I’ve heard about people using baking soda and vinegar in place of shampoo and conditioner. I will report back when I finally try it.

Today I saw an echinda. It was so cute.
Yesterday I went to Mount Wellington and I filled up my water bottle from a waterfall flowing from melted snow. It’s the greatest tasting water ever.
My oven and stove are broken – it’s quite annoying. Goodnight.

The world would be so much shitter without you, Colin

29 Sep

Colin Beavan that is. You are probably like me and have never heard of him. And if you are anything like me, you will probably appreciate his efforts, his findings and his writing just as much as I do.

Recently I was in LA airport with a few hours to kill before my flight to Sydney. I had wandered around all of the shops and was trying to cure boredom while not spending any money, but was not really succeeding. I had already bought a copy of Dwell magazine, a milky way and about 6 bags of reece’s pieces (for gifts I swear).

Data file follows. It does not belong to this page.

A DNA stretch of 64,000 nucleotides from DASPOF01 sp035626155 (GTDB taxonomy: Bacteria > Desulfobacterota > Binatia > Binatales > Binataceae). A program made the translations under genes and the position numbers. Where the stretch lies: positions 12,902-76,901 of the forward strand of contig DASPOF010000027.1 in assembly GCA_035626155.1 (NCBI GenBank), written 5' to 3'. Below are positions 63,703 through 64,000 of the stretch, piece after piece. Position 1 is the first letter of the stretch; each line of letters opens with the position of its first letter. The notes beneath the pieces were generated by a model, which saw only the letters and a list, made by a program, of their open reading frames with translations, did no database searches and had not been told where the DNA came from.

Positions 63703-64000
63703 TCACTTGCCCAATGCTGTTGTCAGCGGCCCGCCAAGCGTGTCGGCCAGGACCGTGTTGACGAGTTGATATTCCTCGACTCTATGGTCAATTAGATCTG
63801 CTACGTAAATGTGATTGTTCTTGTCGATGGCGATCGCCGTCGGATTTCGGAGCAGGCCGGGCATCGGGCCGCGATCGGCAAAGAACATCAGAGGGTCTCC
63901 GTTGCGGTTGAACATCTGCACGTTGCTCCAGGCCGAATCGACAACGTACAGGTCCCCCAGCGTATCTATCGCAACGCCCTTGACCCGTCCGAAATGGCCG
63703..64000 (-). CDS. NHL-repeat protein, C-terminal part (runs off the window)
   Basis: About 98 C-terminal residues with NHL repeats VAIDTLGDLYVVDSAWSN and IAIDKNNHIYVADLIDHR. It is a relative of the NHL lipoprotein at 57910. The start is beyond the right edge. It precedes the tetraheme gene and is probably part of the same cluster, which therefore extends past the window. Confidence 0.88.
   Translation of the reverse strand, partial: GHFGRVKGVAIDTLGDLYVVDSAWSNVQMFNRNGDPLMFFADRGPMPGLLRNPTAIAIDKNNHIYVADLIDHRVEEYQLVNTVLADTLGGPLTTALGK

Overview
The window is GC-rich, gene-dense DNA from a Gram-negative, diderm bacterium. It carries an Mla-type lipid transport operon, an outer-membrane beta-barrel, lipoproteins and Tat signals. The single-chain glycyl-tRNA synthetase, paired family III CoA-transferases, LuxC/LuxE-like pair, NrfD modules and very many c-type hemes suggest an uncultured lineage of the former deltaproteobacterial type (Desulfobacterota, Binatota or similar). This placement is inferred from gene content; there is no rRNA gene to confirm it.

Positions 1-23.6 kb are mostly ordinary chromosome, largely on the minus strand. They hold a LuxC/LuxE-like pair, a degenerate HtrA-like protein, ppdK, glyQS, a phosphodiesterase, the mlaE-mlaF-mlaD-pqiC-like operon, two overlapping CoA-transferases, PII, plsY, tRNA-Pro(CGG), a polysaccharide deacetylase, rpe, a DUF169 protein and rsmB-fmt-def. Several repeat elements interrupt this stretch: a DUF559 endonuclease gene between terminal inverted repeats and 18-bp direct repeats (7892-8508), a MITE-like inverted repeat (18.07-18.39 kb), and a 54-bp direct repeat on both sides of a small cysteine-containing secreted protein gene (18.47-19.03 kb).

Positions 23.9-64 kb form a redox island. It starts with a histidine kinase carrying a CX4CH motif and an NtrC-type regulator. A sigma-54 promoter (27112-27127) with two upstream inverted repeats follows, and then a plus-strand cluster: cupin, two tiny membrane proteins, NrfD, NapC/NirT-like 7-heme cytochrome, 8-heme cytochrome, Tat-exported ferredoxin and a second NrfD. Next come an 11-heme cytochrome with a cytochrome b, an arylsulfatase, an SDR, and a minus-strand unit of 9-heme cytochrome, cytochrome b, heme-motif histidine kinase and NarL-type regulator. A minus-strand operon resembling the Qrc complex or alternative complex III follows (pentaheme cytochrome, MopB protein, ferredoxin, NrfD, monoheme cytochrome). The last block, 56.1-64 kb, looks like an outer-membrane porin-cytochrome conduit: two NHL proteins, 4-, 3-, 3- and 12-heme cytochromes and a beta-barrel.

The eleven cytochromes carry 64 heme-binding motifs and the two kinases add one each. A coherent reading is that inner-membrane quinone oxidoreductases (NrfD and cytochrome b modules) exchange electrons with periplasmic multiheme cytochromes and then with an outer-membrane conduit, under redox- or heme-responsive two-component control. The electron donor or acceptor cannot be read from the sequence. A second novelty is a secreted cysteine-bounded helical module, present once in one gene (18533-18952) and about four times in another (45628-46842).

I was feeling the effects of constant traveling and movement over the last two weeks. My body was struggling with just being in one place, that wasn’t bed, for more than an hour. I felt like I was moving even when I was sitting perfectly still. I needed… nothingness. I found a spot to sit by myself, listened to some relaxing music on my ipod and drifted into a dream, just being. I visualised places far more lush and peaceful than the grimy airport terminal and when I opened my eyes about 45 minutes later, I was completely relaxed.

Even though I was feeling totally at peace, I had an urge to walk… back to the bookstore that I had visited twice already to buy candy and a magazine. I wandered through the aisles of books with no expectations as I had already walked through here earlier and found nothing worth buying in american dollars. And then, there it was. Way up above my head on the top shelf, Colin’s book “No Impact Man”. I had to climb up on the the bottom shelf so that I could reach it. I did this without even considering what anyone might think of me.